• In use, the ventilator 200 may be used to maintain a predetermined gas supply to a patient. The positive relative pressure gas supply 204 creates a positive relative gas pressure for the diverter valve 211, while the negative relative pressure gas supply 206 creates a negative relative gas pressure for the diverter valve 211. The diverter valve 211 may be used to communicate the positive relative pressure gas supply 204 and the negative relative pressure gas supply 206 to the gas delivery device 222. The predetermined gas supply pressure achieved through use of the diverter valve 211 may therefore be a predetermined pressure and/or flow volume profile that substantially corresponds to a patient's breathing.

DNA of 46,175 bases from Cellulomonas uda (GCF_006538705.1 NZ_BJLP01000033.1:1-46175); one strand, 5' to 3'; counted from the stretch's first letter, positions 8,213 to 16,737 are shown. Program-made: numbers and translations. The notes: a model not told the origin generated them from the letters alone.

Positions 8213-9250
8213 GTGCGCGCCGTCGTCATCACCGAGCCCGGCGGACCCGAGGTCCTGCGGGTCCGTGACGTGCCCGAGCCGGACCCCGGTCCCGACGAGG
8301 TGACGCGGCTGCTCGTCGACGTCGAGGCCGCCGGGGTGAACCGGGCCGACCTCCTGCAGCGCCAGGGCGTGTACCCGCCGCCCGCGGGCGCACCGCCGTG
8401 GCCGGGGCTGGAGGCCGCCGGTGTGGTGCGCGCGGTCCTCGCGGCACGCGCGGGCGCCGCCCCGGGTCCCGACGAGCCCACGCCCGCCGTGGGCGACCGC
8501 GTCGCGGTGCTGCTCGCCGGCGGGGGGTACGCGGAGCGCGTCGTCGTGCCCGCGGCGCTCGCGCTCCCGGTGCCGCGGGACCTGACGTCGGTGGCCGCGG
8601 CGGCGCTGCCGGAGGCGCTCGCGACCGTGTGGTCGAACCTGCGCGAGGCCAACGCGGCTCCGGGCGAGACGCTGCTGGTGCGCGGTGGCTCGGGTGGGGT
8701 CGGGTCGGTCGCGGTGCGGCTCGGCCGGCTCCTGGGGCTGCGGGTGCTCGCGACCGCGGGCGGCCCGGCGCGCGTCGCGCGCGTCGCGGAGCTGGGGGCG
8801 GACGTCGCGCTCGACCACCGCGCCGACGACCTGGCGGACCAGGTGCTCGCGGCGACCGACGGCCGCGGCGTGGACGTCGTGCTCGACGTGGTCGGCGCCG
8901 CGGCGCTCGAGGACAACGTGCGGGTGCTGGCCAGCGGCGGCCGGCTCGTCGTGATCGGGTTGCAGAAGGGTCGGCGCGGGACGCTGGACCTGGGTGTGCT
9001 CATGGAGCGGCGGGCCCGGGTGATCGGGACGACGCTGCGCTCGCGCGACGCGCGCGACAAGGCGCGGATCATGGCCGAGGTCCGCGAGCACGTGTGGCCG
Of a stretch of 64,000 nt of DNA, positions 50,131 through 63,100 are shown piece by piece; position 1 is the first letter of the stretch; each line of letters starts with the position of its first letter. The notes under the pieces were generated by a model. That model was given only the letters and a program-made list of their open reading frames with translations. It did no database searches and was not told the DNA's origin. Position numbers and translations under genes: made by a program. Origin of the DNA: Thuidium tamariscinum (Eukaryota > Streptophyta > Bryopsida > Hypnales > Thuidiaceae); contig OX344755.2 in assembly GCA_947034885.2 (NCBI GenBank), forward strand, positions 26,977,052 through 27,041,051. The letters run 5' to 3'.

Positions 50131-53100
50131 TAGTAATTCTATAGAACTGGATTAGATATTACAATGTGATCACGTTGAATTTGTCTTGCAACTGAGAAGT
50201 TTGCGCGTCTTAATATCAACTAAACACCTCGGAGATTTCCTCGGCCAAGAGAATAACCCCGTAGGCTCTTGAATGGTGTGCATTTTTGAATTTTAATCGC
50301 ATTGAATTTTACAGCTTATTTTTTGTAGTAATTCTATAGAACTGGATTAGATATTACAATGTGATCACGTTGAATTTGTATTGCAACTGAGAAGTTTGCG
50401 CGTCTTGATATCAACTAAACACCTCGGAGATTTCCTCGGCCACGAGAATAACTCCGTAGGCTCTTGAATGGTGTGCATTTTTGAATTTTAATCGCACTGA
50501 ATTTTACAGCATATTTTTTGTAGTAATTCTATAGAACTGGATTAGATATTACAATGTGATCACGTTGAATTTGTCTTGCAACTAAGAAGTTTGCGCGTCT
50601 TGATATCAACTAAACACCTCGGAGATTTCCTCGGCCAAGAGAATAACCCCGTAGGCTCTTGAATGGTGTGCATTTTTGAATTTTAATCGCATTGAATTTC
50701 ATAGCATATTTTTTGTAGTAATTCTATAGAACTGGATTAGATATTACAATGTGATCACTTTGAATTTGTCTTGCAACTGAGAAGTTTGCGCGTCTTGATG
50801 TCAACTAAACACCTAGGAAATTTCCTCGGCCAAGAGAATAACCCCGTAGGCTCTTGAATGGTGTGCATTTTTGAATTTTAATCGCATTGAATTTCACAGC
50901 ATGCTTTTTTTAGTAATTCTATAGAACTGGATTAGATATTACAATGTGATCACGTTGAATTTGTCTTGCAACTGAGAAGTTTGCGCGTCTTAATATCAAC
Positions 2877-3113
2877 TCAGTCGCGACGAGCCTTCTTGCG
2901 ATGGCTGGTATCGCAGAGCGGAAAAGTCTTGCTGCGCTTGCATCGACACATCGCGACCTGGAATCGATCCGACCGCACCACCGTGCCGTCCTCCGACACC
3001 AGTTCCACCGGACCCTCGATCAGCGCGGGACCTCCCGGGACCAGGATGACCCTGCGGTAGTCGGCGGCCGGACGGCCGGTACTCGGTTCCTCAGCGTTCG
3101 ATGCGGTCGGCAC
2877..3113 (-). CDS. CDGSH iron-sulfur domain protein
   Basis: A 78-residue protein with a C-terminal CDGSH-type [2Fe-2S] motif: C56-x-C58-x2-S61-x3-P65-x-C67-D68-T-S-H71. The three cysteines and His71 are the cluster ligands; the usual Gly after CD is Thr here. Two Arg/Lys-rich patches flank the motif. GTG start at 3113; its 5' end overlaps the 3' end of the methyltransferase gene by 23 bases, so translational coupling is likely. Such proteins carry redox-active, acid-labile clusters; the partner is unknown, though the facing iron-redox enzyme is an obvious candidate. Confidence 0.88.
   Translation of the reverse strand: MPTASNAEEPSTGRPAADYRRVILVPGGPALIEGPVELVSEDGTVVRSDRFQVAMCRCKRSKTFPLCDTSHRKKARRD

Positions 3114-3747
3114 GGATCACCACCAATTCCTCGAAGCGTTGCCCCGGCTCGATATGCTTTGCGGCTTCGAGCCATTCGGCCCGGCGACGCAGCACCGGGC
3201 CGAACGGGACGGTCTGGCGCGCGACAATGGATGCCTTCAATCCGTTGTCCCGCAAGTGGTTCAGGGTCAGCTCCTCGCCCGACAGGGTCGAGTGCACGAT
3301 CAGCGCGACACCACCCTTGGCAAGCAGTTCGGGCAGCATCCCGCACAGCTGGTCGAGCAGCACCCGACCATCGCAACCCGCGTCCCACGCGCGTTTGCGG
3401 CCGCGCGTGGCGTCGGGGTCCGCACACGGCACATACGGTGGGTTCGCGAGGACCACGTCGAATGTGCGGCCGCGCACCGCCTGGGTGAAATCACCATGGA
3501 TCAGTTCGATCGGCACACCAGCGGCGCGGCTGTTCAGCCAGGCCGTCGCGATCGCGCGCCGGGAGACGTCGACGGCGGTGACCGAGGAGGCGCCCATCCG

• The resulting gas pressure at the gas delivery device 222 may therefore be any pressure in the negative-positive relative pressure range. This enables a quick and accurate control of the gas pressure supplied to the gas delivery device 222. In this manner, using the two gas supplies 204 and 206, pressure regulation is achieved and the patient may be aided in breathing without having to change the speed of an associated blower. This extends motor life, creates less noise, and allows lower motor running temperatures. Alternatively, the two gas supplies 204 and 206 may be used to achieve a predetermined flow volume, instead of a predetermined pressure. The end result in both cases is a delivery to the patient of a predetermined gas supply to aid in breathing. Although the pressure is commonly referred to in this description, it should be understood that the two gas supplies 204 and 206 and the diverter valve 211 may be operated according to either the pressure or the flow volume in the ventilator.